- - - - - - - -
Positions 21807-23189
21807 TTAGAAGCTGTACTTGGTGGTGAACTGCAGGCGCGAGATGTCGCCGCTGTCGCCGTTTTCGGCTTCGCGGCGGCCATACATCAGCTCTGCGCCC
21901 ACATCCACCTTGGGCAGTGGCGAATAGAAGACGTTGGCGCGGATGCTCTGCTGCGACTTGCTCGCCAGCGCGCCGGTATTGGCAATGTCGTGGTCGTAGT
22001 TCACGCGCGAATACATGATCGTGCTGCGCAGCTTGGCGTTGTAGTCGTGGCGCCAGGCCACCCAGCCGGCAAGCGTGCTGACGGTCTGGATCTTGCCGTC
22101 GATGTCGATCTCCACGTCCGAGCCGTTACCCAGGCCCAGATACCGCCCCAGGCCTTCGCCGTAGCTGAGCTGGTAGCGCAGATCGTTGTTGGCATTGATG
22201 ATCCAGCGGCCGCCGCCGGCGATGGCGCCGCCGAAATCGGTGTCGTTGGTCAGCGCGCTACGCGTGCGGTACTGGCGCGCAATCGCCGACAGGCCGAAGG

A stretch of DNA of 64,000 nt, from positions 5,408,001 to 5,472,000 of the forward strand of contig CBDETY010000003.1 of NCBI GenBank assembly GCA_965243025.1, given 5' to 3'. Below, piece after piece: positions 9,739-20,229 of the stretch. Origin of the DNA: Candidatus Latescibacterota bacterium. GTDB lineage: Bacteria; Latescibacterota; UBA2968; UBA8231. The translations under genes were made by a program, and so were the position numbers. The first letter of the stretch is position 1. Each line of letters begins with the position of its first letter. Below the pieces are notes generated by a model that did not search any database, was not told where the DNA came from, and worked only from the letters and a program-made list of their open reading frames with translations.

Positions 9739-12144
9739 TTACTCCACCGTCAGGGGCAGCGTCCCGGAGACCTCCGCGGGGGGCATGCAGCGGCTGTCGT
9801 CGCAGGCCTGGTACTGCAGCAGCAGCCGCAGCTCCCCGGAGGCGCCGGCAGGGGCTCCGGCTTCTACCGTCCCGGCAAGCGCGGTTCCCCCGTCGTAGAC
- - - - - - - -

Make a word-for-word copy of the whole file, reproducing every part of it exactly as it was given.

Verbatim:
Positions 21807-23189
21807 TTAGAAGCTGTACTTGGTGGTGAACTGCAGGCGCGAGATGTCGCCGCTGTCGCCGTTTTCGGCTTCGCGGCGGCCATACATCAGCTCTGCGCCC
21901 ACATCCACCTTGGGCAGTGGCGAATAGAAGACGTTGGCGCGGATGCTCTGCTGCGACTTGCTCGCCAGCGCGCCGGTATTGGCAATGTCGTGGTCGTAGT
22001 TCACGCGCGAATACATGATCGTGCTGCGCAGCTTGGCGTTGTAGTCGTGGCGCCAGGCCACCCAGCCGGCAAGCGTGCTGACGGTCTGGATCTTGCCGTC
22101 GATGTCGATCTCCACGTCCGAGCCGTTACCCAGGCCCAGATACCGCCCCAGGCCTTCGCCGTAGCTGAGCTGGTAGCGCAGATCGTTGTTGGCATTGATG
22201 ATCCAGCGGCCGCCGCCGGCGATGGCGCCGCCGAAATCGGTGTCGTTGGTCAGCGCGCTACGCGTGCGGTACTGGCGCGCAATCGCCGACAGGCCGAAGG

A stretch of DNA of 64,000 nt, from positions 5,408,001 to 5,472,000 of the forward strand of contig CBDETY010000003.1 of NCBI GenBank assembly GCA_965243025.1, given 5' to 3'. Below, piece after piece: positions 9,739-20,229 of the stretch. Origin of the DNA: Candidatus Latescibacterota bacterium. GTDB lineage: Bacteria; Latescibacterota; UBA2968; UBA8231. The translations under genes were made by a program, and so were the position numbers. The first letter of the stretch is position 1. Each line of letters begins with the position of its first letter. Below the pieces are notes generated by a model that did not search any database, was not told where the DNA came from, and worked only from the letters and a program-made list of their open reading frames with translations.

Positions 9739-12144
9739 TTACTCCACCGTCAGGGGCAGCGTCCCGGAGACCTCCGCGGGGGGCATGCAGCGGCTGTCGT
9801 CGCAGGCCTGGTACTGCAGCAGCAGCCGCAGCTCCCCGGAGGCGCCGGCAGGGGCTCCGGCTTCTACCGTCCCGGCAAGCGCGGTTCCCCCGTCGTAGAC